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Beyond the Labour Income Tax Wedge: The Unemployment-Reducing Effect of Tax Progressivity

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  • Lehmann, Etienne

    (CRED, Université Panthéon Assas Paris 2)

  • Lucifora, Claudio

    (Università Cattolica del Sacro Cuore)

  • Moriconi, Simone

    (IÉSEG School of Management)

  • Van der Linden, Bruno

    (IRES, Université catholique de Louvain)

Abstract

In this paper we argue that, for a given overall level of labour income taxation, a more progressive tax schedule increases employment. From a theoretical point of view, higher progressivity increases overall employment through a wage moderating effect and also because employment of low-paid workers is more elastic to wages. We test these theoretical predictions on a panel of 21 OECD countries over 1998-2008. Controlling for the burden of taxation at the average wage, our estimates suggest that a more progressive tax schedule reduces the unemployment rate and increases the employment rate. These findings are confirmed when we account for the potential endogeneity of both average taxation and progressivity. Overall, our results suggest that policy-makers should not only focus on the detrimental effects of tax progressivity on in-work effort, but also consider the employment-enhancing effects.

Suggested Citation

  • Lehmann, Etienne & Lucifora, Claudio & Moriconi, Simone & Van der Linden, Bruno, 2014. "Beyond the Labour Income Tax Wedge: The Unemployment-Reducing Effect of Tax Progressivity," IZA Discussion Papers 8276, Institute of Labor Economics (IZA).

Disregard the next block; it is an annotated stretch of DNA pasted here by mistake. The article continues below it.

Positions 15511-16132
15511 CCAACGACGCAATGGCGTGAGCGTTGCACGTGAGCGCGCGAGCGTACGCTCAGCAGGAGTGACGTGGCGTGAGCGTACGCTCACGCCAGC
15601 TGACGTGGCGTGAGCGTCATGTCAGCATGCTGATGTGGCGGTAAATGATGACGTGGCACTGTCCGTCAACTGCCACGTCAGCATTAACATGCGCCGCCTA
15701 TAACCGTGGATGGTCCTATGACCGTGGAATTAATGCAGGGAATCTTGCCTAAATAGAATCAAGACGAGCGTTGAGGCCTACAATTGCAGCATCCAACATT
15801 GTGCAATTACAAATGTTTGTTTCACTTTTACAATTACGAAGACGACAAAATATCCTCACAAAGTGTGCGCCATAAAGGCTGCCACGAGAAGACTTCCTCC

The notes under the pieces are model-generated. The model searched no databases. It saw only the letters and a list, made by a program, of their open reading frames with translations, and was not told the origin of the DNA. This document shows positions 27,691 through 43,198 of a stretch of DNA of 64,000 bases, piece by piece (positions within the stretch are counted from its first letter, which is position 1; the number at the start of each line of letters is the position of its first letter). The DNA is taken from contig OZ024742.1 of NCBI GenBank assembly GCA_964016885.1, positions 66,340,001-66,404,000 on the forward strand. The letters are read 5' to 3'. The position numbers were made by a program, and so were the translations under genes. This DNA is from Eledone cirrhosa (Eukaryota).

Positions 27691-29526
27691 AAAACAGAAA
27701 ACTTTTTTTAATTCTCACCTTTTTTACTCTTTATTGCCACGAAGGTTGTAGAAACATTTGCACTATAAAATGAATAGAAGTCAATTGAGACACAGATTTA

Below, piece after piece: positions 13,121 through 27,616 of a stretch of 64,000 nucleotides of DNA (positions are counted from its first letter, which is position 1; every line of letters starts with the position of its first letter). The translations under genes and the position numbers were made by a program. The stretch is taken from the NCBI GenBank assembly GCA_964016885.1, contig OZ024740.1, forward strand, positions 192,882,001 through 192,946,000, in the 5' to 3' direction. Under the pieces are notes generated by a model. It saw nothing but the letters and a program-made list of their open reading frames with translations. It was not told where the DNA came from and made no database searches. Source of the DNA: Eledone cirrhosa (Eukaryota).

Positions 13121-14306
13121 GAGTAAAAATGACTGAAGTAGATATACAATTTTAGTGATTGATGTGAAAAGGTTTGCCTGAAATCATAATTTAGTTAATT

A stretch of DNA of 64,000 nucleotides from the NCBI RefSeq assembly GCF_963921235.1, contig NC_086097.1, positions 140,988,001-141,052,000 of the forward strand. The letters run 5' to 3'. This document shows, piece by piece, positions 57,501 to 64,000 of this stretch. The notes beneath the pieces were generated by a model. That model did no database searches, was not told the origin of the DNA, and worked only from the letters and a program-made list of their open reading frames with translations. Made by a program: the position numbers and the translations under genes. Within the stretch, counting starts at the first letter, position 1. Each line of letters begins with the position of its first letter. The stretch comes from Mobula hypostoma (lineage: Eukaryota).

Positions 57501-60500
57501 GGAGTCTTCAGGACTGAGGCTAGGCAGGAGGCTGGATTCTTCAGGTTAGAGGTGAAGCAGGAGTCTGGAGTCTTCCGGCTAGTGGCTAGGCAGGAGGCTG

• Handle: RePEc:iza:izadps:dp8276
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    Cited by:

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    7. Albert Jan Hummel, 2021. "Unemployment and Tax Design," CESifo Working Paper Series 9177, CESifo.
    8. Robert Dixon & G. C. Lim & Jan C. van Ours, 2017. "Revisiting the Okun relationship," Applied Economics, Taylor & Francis Journals, vol. 49(28), pages 2749-2765, June.
    9. Masuch, Klaus & Anderton, Robert & Setzer, Ralph & Benalal, Nicholai, 2018. "Structural policies in the euro area," Occasional Paper Series 210, European Central Bank.
    10. Albert Jan Hummel, 2021. "Unemployment and tax design," Tinbergen Institute Discussion Papers 21-061/VI, Tinbergen Institute.
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    More about this item

    Keywords

    employment; wage moderation; taxation;
    All these keywords.

    JEL classification:

    • E24 - Macroeconomics and Monetary Economics - - Consumption, Saving, Production, Employment, and Investment - - - Employment; Unemployment; Wages; Intergenerational Income Distribution; Aggregate Human Capital; Aggregate Labor Productivity
    • H22 - Public Economics - - Taxation, Subsidies, and Revenue - - - Incidence
    • J68 - Labor and Demographic Economics - - Mobility, Unemployment, Vacancies, and Immigrant Workers - - - Public Policy

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